Title: Duck Hunting on Lake Andes


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Duck Hunting on Lake Andes.

Clate R. Tinan, editor o f the Kimball Graphic spent a few days with his friend, Levi D. Wait of Armour, hunting ducks on Lake Andes last fall and on his return home published the following in the Graphic:

"The ducks have gone for their winter's visit in the south land, for it is a visit merely, the north land being their true and only home, where they nest and rear their young and where they would always remain were it not for the freezing of the waters they love so well, and if I should never see any of them again, I should feel always that the enjoyment and keen sport they gave me for a few days hunt at Lake Andes, nestling in the prairie land of Charles Mix, was a fit culmination not only of a season's rare hunting but years upon years of it in times gone by. "In response to repeated invitations from my old friend, Levi D. Wait, and which finally terminated in a positive demand, I was finally induced to break away from the cares of this printing office just before election and spend a few days with him at his 'shack' on the bank of the lake about ten miles from Armour, and that outing stands out as the most conspicuous and enjoyable duck shooting experience that I have ever had in South Dakota — and I have 'gone some' at times.

The lake is ten miles long, from half a mile wide, four to eight feet deep, and with very little 'cover' and that mostly along the edges and out of the line of fight of the main body of ducks. To get action on the ducks one must be provided with a modern "sneak" boat, or something equally as good, decoys, perhaps, and of course a place to sleep and eat convenient to the best grounds for shooting. A tent isn't the war nest thing in the world in cold weather, when the big ducks are at the lake, and the inconvenience of the transportation of boats and camping outfit to the shores of the lake is a big undertaking. In common with a bunch of other Armourites, Mr. Wait has a 'shack' at the lake, equipped with all the accessories for either summer or winter camping, including boats, decoys, fishing, tackle, and son on, and a good place for his team.

"Now, nobody likes 'all the comforts of home' better than your humble scribe, especially after a hard day's outing with the gun, but the camping out part of it, under proner conditions, is as much a part of the real genuine sport of it as the shooting. To run the nose of your boat, well filled with ducks, into the bank of the lake after dark, and in the inky blackness of the night swing open the door of the shack and find your companion there and a good fire and a bang-up hot supper under ful headway - wel, say, may the Good Lord have pity on the skim milk soul that has never felt it. It is the autum spirit focalized, the quintessence of everything that is bully and first rate. But it's hard work — the shooting part of it, not the eating.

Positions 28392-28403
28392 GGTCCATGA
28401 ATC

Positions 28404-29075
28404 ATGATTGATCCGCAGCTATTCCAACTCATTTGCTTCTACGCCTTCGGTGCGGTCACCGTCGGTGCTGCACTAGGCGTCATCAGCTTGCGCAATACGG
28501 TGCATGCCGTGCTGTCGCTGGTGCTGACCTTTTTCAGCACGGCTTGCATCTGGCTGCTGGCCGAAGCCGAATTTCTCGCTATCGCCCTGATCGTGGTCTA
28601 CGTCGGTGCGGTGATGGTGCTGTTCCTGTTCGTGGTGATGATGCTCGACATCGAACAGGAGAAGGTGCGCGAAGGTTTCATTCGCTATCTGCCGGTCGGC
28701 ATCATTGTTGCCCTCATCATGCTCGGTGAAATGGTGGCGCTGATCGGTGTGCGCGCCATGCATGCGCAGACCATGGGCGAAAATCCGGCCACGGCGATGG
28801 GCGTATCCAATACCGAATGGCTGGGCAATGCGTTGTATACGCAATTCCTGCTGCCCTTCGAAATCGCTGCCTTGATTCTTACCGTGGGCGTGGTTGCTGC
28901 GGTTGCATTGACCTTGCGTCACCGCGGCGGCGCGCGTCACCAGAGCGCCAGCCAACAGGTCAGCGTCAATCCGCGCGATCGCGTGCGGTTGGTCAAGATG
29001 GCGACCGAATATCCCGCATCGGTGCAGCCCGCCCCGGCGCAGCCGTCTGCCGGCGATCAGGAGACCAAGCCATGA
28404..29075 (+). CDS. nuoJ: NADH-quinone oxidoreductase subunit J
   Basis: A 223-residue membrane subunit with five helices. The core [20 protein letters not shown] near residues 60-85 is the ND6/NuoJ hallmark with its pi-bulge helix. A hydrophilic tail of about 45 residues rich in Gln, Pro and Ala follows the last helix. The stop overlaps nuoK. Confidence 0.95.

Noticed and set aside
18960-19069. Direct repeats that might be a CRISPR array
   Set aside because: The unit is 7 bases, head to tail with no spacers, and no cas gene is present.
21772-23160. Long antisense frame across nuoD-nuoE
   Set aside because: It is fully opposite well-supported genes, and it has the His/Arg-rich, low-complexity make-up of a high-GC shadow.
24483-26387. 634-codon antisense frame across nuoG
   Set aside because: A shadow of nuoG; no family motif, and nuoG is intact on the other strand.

My old friend, Frank J. Corey, of Watertown, a dead game sportsman, characterizes slough shooting as the next hardest to feeding a threshing machine. To my notion it's boy's play compared with being cramped up in a steel ducking boat from daylight until noon, lying in all sorts of positions but easy ones to shoot from; in scant cover scarcely higher than the cockpit and perhaps in winds that keep you busy holding hte boat anchored half the time and the other half pounding your legs to keep them from freezing stiff. The man who prides himself on being a good duck shot, standing on his feet, will under such conditions have the conceit all knocked out of him, and he will especially be up against it when he draws a bead on tehahrdest bird to kill that flies - the blue bill duck.

"We happened to hit the lake when the main flight of these northern deep water fowl were on their southern flight. They were there by the thousands and with the a goodly number of canvasbacks and redheads, all three varieties of which consort. The blue bills were so numerous that it was not necessary to spend much time trying ot get onto the feeding grounds of the canvasbacks and redheads, all three varieties of which consort. The blue bills were so numerous that it was not necessary to spend much time trying to get onto the feeding grounds of the canvasbacks and redheads, and what we got of the latter were scratch shots in the early morning shooting at early daylight. Blue bill shooting when it is good can scarcely be excelled. They are an extremely gamey bird, wonderfully fast flyers and rely on their tremendous speed rather than the height of their flight to outwit the enemy. They decoy well, but to their own specie only, or canvasbacks and red heads, and when headed for some favorite feeding ground or midday resort afford the fastest as well as the most difficult in shotting imaginable to the hunter in a properly constructed boat blind. They are always busy and are continually flying from place to place all day long, and always seemingly at times for no other purpose than for exercise or to see how good a shot you are. I have in year gone by had some magnificent shooting on these birds along the marshes of the great lakes, but never any better than at Lake Andes of October, 1908."